Pathogenic microorganisms can find a number of ways to enter your facility. Incoming ingredients, packaging and pallets are potential sources. How about personnel, including visitors and contractors? Do any employees keep animals at home or on a farm they visit before coming to work? Do you restrict access to areas where finished ready-to-eat (R.-T.-E.) products are exposed, such as packing areas? What has changed since your facility conducted its last risk assessment?

Section 103 of the Food Safety Modernization Act (FSMA) requires “an environmental monitoring program to verify the effectiveness of pathogen controls in processes where a food is exposed to a potential contaminant in the environment.” Nearly three years after the compliance deadline, your program may still be effective; then again, perhaps it’s a good time for a reboot.

A foundational practice in FSMA is to perform and periodically update a risk assessment and take reasonable steps to reduce or manage the identified risks. When there is a risk that pathogenic microorganisms can enter the facility, an effective program to find and eliminate them is required. This usually means swabbing and testing suspected surfaces in the plant.

Consider the different zones in your facility. Zone 1 includes areas in direct contact with finished R.-T.-E. product. The Food & Drug Administration recently expanded its interpretation of Zone 1 to include areas that are directly over the product. If a sample from Zone 1 yields a positive result for a pathogen, it could trigger a recall. Zone 2 includes areas, such as the sides of conveyors, that are adjacent to Zone 1. Testing samples can confirm that Zone 2 areas are free of pathogens and, therefore, cannot contaminate Zone 1 surfaces or the product.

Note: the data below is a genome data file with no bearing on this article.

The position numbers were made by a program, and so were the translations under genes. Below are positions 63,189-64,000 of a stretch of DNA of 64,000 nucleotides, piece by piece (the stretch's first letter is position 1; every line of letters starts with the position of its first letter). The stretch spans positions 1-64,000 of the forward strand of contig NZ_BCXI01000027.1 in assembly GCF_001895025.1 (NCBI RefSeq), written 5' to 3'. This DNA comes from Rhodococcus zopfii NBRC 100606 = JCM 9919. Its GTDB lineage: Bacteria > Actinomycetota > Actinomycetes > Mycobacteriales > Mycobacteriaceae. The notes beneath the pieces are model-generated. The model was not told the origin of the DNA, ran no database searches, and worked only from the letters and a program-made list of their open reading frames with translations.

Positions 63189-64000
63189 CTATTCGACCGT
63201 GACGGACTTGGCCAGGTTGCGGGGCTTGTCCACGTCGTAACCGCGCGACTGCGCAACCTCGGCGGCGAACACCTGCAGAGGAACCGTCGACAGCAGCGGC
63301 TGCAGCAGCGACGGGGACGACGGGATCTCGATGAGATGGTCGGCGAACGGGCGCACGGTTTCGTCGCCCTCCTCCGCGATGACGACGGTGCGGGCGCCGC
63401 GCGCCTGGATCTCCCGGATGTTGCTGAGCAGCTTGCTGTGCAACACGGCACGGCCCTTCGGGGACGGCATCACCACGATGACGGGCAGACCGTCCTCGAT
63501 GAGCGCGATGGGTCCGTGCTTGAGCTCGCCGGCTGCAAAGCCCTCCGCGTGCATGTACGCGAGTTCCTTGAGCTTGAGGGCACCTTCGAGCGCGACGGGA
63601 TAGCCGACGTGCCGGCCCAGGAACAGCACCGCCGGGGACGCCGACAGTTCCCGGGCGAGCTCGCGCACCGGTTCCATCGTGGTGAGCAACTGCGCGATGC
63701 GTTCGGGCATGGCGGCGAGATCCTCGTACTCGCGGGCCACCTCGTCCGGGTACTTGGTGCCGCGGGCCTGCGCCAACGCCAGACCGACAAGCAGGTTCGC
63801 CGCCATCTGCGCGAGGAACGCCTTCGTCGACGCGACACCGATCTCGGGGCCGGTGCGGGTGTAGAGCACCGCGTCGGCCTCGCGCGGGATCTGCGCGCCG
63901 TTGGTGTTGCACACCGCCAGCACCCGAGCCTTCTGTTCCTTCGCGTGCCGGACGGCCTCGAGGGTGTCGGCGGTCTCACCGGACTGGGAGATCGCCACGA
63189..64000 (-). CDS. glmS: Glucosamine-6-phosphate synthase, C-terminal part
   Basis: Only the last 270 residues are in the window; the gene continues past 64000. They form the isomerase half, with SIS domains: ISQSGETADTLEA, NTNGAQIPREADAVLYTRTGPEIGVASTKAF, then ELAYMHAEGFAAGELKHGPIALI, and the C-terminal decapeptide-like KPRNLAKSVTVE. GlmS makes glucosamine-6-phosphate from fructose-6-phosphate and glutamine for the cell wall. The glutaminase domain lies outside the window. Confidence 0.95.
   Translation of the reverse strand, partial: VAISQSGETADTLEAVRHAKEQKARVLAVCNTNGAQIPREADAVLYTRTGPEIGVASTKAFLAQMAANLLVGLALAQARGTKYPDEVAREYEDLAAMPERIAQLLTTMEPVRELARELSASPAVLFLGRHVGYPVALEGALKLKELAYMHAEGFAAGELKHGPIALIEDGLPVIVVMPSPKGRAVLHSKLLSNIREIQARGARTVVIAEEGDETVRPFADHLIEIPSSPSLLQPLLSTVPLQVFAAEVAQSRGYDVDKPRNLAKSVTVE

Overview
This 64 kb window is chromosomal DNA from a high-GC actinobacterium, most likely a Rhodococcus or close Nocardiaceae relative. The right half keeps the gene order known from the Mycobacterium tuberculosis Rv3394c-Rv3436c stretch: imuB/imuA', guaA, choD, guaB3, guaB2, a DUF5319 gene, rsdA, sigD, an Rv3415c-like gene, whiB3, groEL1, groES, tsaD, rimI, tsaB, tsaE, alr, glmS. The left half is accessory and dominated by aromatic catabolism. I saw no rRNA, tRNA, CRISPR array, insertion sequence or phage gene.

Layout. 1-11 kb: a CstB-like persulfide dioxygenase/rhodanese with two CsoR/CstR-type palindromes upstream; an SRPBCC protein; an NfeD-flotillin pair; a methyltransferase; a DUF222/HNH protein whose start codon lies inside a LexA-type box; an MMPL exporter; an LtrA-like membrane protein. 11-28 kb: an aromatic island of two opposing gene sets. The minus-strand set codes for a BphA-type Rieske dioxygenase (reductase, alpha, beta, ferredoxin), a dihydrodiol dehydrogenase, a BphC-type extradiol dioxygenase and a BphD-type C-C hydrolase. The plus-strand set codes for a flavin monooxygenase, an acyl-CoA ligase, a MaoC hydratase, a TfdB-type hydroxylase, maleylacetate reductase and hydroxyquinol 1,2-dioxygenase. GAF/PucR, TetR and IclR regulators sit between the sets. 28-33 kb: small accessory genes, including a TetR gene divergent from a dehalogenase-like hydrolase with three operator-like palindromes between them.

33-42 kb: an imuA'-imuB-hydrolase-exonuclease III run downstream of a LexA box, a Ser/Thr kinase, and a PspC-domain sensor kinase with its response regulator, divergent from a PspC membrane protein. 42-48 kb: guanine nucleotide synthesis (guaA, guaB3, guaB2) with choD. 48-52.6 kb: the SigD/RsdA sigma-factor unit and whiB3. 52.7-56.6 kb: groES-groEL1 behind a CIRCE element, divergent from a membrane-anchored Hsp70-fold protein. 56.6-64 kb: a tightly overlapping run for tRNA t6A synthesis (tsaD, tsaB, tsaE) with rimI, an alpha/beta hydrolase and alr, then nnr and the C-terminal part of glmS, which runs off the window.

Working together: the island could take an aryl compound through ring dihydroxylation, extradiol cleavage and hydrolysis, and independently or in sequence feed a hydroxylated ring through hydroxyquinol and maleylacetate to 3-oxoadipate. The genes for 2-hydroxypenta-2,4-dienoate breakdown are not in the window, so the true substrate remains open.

Zone 3 includes areas such as the floor under equipment, drains or walls that are away from the line but in the same room. These swab tests confirm that pathogens are not in this area. Zone 4 includes places that are isolated from the production area but in the same building.

The F.D.A. places the responsibility of how to test for pathogens on the food manufacturer. Review your testing protocol to ensure that it includes relevant test organisms, actionable test limits, efficacious test locations and frequency. Are you getting negative results all the time? This is not necessarily good. It may mean that you are not testing in the right locations or are testing for the wrong organisms. The test should be sensitive enough to find something so that data can help improve cleaning and sanitizing practices.

A standard plate count will detect the presence of coliforms, which are not pathogenic but a good indicator organism that is prevalent in the environment. Listeria species is another non-pathogenic organism that is everywhere in soil, making it a good marker for assessing sanitizing practices. In your program, consider such pathogens as listeria monocytogenes, salmonella and E. coli.

Ensure that the procedure, findings, corrective actions and training are accurately documented and up-to-date. When F.D.A. inspectors arrive at your facility, be prepared to demonstrate that your program is comprehensive, up-to-date and well implemented, or they may decide that they need to do it for you.

Len Heflich is a contributing editor for Baking & Snack and the president of Innovation for Success. Connect with Mr. Heflich at